However, as buyers became more familiar with how the automotive industry operated, they began to dictate to local dealers how much they were willing to pay for their new vehicles. They often ran a hard bargain. The same thing applies to the modern computer industry. Everyone in today’s market expects high performance, low cost computers with a host of popular apps. What has saved the modern computer industry, from the same financial perils that once plagued domestic dealers, is the fact that the number of shops that sell and service computers remains relatively small within a burgeoning market setting. That variance affords those proprietors the opportunity of periodically adjusting their costs and product availability to ensure low overhead costs and reasonably high profits year in and year out. The exact opposite holds true for the domestic automotive industry where the plethora of local dealerships often cancels out any of the inherent economic and financial advantages of being part of a highly animated, and at times, extremely versatile local business environment.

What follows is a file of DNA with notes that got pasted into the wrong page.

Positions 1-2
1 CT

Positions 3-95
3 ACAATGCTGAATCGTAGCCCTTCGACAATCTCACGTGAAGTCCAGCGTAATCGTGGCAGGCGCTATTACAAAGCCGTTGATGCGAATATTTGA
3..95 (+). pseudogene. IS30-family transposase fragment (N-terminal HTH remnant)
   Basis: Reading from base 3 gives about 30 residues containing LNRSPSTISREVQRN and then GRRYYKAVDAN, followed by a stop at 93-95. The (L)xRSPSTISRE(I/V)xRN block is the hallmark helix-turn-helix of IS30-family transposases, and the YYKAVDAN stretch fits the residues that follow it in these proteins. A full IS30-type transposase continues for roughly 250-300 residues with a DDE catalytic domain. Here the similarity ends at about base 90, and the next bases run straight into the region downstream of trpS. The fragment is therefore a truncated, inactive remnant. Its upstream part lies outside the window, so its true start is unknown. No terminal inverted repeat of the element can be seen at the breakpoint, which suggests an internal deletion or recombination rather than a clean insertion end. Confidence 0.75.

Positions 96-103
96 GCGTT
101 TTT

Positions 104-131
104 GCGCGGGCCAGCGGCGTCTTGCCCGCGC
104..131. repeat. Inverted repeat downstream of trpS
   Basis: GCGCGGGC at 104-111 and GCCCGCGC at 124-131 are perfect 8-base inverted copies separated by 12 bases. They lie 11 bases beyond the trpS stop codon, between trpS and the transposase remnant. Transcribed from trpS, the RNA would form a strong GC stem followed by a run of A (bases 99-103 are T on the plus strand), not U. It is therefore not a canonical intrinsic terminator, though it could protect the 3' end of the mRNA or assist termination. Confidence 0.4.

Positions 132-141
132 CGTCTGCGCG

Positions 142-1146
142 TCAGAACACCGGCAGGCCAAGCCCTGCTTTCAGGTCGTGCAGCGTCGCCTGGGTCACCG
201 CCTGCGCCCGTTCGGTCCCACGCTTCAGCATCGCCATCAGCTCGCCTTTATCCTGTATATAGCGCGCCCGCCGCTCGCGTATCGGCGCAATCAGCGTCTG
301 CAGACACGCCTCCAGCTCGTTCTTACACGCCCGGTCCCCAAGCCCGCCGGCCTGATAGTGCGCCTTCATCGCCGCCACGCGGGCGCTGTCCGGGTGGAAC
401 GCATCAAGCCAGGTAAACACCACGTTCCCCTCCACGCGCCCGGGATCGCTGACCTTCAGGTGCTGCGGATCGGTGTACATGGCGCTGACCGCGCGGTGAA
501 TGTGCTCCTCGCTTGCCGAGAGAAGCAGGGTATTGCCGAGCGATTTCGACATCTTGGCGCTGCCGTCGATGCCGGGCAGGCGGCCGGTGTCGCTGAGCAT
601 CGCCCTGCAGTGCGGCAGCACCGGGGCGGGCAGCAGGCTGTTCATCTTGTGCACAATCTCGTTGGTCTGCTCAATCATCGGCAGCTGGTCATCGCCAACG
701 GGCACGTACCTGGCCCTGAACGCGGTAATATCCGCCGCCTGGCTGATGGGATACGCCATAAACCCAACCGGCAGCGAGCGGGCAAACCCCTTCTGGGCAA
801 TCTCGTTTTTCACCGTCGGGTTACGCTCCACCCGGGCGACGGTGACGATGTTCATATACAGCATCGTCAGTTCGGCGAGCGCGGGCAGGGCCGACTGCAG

One of the most formidable business obstacles facing today’s dealerships involves keeping up with the latest technological breakthroughs and newest gadgetry. The actual costs incurred in owning and operating sophisticated vehicles in today’s market increases dramatically every year. However, that does not prevent the buying public from demanding the most up-to-date technology and gadgetry at the cheapest possible price. The battle for new customers currently waged between domestic and import dealerships, many of which sell and service similar kinds of vehicles often within the same price ranges, shows no sign of letting up. If anything, it is intensifying over time. Offering favorable leasing arrangements for new or slightly used vehicles affords a workable business alternative for most domestic auto dealerships in that it enables them to maintain high sales figures even during times of recession. Of equal significance, the many available leasing options further provide those buyers with moderate incomes the chance of driving some of the most prestigious automobiles found in today’s market. [1]